SAN MARCOS—James R. Crawford, longtime chair and professor of physics at Texas State University-San Marcos, was killed Sunday, Nov. 13, after he was thrown from his motorcycle following a collision.
Crawford, 63, of New Braunfels, died after the collision that occurred at the intersection of Common Street and Loop 337 in New Braunfels. The accident happened at about 3 p.m.
Funeral arrangements are pending.
“Jim was an exceptional individual,” said Hector Flores, dean of Texas State’s College of Science. “His deep sense of professionalism, integrity and human qualities are very hard to find these days in a single individual. He has deeply touched the lives of students, faculty and staff in our college and in the university at large. We will miss him dearly.”
Crawford was born in Ponca City, Okla., in 1942. He earned a bachelor’s degree in physics and mathematics from Phillips University in Enid, Okla., in 1965, a master’s degree in physics from the University of Arkansas in 1967 and a doctorate in physics from Kansas State University in 1972.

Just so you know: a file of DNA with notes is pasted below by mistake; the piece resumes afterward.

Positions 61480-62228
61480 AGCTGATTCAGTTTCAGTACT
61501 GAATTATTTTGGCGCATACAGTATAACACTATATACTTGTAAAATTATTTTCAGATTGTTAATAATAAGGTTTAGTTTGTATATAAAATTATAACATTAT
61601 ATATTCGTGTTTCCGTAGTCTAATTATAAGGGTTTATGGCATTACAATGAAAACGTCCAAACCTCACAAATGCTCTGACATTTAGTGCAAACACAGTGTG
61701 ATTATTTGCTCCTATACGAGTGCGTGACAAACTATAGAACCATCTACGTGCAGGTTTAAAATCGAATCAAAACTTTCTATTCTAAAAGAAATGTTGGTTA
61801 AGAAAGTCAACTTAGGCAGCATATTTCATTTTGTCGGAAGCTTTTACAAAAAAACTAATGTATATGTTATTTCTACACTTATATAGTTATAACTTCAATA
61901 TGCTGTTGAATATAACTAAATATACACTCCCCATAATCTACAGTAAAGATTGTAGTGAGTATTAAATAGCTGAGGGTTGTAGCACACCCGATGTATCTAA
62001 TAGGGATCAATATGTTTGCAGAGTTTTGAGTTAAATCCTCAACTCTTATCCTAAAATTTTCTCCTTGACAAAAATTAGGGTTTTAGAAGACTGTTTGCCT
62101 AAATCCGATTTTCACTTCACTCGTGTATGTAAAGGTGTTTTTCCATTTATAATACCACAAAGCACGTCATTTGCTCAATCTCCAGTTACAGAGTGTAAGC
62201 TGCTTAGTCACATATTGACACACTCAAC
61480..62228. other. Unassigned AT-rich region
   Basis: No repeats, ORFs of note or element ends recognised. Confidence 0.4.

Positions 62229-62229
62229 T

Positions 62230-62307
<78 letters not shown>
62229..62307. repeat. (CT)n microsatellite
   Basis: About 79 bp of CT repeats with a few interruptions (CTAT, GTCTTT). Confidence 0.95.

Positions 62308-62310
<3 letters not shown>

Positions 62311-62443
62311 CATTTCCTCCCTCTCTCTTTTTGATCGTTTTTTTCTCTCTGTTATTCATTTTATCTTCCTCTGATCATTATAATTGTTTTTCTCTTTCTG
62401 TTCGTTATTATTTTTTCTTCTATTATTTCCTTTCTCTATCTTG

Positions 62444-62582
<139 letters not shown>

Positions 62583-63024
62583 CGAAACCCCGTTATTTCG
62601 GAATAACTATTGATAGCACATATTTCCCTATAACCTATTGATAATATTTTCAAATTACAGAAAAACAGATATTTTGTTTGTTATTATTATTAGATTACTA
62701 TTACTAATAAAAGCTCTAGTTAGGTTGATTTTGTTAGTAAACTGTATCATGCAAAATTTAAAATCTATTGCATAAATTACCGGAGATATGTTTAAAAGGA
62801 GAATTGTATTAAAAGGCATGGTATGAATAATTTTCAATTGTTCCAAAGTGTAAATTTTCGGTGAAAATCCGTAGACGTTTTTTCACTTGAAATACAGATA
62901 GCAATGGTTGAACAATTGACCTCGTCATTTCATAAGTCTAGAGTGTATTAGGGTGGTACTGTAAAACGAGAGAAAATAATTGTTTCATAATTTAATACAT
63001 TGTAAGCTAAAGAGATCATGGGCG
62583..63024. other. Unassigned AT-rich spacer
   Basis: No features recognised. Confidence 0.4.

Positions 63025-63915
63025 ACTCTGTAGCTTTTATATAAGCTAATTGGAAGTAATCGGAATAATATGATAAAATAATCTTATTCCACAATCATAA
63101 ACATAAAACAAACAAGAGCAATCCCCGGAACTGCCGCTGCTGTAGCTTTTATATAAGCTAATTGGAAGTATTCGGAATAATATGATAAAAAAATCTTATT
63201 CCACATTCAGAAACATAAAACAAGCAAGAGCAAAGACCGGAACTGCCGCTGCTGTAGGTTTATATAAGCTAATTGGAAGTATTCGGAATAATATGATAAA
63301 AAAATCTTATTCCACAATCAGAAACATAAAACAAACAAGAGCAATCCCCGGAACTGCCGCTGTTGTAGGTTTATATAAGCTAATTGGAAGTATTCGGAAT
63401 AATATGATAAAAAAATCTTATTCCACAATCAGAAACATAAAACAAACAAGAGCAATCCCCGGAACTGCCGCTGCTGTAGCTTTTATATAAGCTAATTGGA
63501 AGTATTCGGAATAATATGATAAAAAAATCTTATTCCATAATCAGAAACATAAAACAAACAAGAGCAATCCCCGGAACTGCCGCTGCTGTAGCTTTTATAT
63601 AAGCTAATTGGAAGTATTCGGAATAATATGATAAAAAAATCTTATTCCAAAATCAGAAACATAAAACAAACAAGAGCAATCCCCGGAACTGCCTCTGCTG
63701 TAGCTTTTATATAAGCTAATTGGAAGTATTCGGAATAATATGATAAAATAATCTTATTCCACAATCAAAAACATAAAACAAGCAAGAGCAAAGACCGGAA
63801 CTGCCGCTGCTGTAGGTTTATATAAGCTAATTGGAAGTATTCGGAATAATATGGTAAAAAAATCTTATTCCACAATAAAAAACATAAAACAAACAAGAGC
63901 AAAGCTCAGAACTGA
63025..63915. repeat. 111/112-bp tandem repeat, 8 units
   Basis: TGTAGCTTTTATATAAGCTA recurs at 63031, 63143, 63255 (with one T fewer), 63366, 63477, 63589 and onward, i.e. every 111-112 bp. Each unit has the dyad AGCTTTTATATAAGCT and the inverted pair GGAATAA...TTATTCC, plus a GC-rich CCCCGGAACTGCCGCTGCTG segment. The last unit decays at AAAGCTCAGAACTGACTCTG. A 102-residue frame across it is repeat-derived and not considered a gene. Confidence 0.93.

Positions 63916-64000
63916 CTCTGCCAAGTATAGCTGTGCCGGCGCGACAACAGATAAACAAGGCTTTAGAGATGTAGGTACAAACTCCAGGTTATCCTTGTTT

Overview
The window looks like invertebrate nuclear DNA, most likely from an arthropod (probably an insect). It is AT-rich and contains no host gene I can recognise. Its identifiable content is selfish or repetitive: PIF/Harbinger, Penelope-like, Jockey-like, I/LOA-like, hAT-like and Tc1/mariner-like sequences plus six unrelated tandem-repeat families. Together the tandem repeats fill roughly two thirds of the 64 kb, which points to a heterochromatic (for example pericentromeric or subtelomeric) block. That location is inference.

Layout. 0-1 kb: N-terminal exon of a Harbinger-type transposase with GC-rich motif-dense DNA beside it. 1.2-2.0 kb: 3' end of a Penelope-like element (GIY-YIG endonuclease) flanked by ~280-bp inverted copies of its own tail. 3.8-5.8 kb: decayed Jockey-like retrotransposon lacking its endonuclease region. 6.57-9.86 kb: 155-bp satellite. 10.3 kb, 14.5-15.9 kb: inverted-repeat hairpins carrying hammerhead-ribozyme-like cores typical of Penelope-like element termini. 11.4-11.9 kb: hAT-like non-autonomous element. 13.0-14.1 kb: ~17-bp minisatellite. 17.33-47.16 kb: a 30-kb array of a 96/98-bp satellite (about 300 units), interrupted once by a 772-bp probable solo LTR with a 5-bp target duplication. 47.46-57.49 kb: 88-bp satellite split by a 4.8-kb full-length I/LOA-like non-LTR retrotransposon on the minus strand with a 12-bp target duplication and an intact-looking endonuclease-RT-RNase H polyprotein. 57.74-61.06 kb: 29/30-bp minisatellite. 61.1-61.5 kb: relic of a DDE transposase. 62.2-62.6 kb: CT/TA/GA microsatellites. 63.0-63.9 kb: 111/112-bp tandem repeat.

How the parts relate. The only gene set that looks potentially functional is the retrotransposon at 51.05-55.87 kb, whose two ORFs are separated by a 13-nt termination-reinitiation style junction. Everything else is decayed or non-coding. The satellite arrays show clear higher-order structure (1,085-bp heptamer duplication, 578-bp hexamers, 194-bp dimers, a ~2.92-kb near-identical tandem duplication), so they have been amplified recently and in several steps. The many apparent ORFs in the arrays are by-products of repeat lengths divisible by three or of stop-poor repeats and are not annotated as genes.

He joined the faculty of Texas State (then Southwest Texas State University) in 1972 as an assistant professor of physics. He rose quickly through the academic ranks and was promoted to associate professor of physics in 1976 and professor of physics in 1980. He was named acting chair of the Department of Physics in 1981 and was appointed to the position permanently in 1982.
In addition to his teaching and administrative duties at Texas State, Crawford was active in research, particularly in the fields of holography and holographic interferometry. He received numerous research grants and authored many scholarly papers, book reviews and journal articles.
Crawford influenced the lives of many students who took his classes at Texas State. In 1992, he was chosen to deliver the keynote address at commencement exercises for the Graduate College.
On that evening, he told the graduates, “Enjoy your work. Enjoy the world around you and never quit learning. Learning is how you change, grow and improve. You should not be the same person 10 years from now that you are today.”